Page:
Organisations must appoint a DPO if they are a public body, or process sensitive data on a large scale or complete regular and systematic monitoring of data subjects. Deciding what is meant by large scale is open to interpretation but organisations would be advised to err on the side of caution. Earlier thoughts during the development of the GDPR about the need for a DPO indicated larger organisations would need one. If you meet that threshold and decide not to have a DPO, you will need compelling reasons.
Larger organisations – those with over 250 staff – have additional responsibilities including the requirement to document all processes involving the handling of personal data.
A DPO doesn’t need to be a specified member of staff, as a third party can be used. In Germany, this practice has been in use for some time, with specialist agencies offering DPO services.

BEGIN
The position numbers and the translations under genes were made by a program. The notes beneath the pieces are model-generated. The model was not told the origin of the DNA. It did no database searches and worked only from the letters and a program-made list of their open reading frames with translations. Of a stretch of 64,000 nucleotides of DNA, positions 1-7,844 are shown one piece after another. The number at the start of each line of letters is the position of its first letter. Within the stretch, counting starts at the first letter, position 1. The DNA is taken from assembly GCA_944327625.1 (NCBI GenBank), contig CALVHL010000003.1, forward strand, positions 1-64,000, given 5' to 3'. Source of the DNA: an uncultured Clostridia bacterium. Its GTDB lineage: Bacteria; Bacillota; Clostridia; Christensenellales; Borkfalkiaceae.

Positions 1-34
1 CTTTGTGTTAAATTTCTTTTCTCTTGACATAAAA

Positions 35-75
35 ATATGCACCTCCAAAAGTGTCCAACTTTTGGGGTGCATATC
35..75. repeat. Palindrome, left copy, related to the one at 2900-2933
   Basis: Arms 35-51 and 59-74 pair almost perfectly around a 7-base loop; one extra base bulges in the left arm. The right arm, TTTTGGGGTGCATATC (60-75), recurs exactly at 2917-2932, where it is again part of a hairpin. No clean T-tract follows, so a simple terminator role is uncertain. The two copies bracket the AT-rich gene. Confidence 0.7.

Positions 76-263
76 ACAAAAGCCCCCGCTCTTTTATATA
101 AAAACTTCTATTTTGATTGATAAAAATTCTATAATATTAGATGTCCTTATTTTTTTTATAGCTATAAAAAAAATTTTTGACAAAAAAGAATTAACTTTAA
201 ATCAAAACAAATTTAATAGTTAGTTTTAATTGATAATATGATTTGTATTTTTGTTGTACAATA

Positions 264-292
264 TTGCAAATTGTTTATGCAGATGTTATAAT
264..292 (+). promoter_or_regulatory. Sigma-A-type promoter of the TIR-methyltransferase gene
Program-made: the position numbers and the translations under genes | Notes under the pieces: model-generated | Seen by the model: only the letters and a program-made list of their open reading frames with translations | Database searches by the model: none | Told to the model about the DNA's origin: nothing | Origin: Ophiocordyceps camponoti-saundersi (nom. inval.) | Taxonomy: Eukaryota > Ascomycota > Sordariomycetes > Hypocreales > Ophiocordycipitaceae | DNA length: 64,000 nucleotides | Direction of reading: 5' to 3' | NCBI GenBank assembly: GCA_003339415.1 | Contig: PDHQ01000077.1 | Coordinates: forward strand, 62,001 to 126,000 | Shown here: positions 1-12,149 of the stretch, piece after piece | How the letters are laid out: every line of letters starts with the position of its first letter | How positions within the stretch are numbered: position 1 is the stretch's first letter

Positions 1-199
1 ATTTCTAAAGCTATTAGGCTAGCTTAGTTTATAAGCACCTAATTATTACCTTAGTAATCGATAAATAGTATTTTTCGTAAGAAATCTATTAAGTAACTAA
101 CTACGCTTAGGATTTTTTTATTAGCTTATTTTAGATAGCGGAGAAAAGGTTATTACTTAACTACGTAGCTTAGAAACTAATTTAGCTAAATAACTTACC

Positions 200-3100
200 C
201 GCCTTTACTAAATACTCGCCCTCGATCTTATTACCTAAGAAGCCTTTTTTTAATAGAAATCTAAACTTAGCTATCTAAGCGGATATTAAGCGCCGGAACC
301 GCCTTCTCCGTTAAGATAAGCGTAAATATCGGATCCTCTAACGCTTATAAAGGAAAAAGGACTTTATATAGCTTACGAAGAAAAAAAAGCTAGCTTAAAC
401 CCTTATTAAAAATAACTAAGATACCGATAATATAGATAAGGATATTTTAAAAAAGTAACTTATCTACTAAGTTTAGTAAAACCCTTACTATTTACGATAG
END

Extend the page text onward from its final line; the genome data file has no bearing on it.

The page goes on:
It’s essential that the DPO has a level of independence and authority with regard to the organisation.
It’s also very important to establish that a DPO has the appropriate skill levels, training and ability to access the information they require.
It is therefore critical that the DPO has the ability to both understand the law and how it should be applied within the organisation, This expertise must be applied to an understanding of the ways that the organisation acquires and processes information, as well as the security and protection measures employed.
It’s quite likely that many individuals who currently have the role of data protection representative, may not be suited to the new DPO role.
Will you need a DPO?